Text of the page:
Everton’s Tim Howard wondered whether Mignolet would ever reclaim the shirt after Brendan Rodgers had quietly taken the 26-year-old aside at Melwood, on 13 December, and told him that Brad Jones – who had played 10 league games in four years – would be starting at Old Trafford the following day. It certainly felt like a brutal moment to withdraw him from the line of fire.

It was fate – rather than the Belgian’s relentlessly positive philosophy about the break from the train-play-train routine doing him good – which brought him back into the fold. Jones had been between the posts for just two games when he sustained a thigh injury against Burnley on Boxing Day, delivering Mignolet his place back.

Then, a few hours after a moment of the same indecision at Turf Moor that had characterised the player’s decline – allowing a back pass to roll out for a corner – Mignolet’s fiancée, Jasmien Claes, made a very acute observation over dinner. “Simon, are you sometimes overthinking stuff?” she asked.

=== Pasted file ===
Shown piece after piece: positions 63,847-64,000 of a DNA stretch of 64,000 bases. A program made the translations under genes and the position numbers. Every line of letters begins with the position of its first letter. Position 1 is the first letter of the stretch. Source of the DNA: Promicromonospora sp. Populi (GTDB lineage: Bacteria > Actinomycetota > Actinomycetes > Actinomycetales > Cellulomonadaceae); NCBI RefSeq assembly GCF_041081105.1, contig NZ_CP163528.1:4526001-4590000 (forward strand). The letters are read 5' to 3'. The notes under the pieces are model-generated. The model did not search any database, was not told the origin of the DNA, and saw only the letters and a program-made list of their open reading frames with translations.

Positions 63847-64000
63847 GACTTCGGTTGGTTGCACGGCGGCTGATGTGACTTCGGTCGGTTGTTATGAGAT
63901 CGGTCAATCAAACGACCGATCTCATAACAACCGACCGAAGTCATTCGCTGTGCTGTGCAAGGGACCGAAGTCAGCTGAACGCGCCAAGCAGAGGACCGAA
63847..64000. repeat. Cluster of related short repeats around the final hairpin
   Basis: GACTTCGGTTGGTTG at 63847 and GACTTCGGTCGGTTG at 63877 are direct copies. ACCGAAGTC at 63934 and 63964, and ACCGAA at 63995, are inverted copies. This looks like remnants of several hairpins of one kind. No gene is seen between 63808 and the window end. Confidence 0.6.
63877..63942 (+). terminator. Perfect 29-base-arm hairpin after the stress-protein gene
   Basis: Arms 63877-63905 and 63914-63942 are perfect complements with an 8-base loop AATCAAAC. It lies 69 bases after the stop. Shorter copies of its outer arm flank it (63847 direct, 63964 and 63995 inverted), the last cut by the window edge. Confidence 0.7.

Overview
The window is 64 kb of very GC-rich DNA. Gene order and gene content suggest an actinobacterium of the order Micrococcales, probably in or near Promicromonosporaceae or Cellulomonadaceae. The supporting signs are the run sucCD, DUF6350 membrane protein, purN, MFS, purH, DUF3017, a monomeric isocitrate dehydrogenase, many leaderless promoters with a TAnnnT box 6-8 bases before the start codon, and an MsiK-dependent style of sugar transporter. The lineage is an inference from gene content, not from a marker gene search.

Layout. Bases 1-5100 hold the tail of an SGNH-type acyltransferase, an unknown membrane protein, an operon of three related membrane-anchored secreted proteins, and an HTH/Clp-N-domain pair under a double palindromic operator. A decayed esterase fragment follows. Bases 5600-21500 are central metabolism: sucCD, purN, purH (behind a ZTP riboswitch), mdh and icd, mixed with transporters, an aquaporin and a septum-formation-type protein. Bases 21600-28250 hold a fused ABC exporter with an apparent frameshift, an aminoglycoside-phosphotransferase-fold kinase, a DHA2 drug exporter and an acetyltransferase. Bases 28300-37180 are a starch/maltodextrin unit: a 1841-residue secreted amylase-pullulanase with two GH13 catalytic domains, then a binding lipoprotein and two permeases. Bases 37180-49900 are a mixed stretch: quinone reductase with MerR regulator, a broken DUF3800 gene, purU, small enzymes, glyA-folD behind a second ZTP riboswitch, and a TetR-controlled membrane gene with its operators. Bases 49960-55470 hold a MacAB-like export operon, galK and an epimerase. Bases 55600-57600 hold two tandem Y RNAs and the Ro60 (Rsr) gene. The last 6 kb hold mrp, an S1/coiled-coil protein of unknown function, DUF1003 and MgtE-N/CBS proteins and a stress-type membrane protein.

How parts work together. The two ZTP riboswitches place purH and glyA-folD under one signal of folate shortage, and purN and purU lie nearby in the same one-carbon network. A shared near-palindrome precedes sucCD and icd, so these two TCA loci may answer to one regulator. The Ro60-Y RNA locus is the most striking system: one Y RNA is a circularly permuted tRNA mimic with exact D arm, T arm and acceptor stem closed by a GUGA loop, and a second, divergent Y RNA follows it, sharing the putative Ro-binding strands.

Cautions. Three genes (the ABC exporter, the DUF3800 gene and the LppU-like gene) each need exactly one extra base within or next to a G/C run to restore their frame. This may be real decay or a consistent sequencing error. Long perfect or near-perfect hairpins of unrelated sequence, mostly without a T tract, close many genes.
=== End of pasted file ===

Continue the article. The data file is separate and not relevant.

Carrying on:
“Those were her words,” Mignolet relates. His family were over for Boxing Day night and, that hardly being the time for an inquisition, his reply was succinct. “I didn’t really give a response at the time…,” he says. “I said: ‘We think about things.’”



It was the following day, back out on the Melwood training pitches with John Achterberg, Liverpool’s goalkeeping coach, that the same notion was coincidentally put to him professionally. A penny dropped. Mignolet, an individual who says his own disinclination to go piling in is born of his upbringing – “someone who went to school, university… not someone who will act impulsively or do crazy things… not the sort of person who will wake up and go and buy myself a Ferrari” – decided it was time to start thinking less.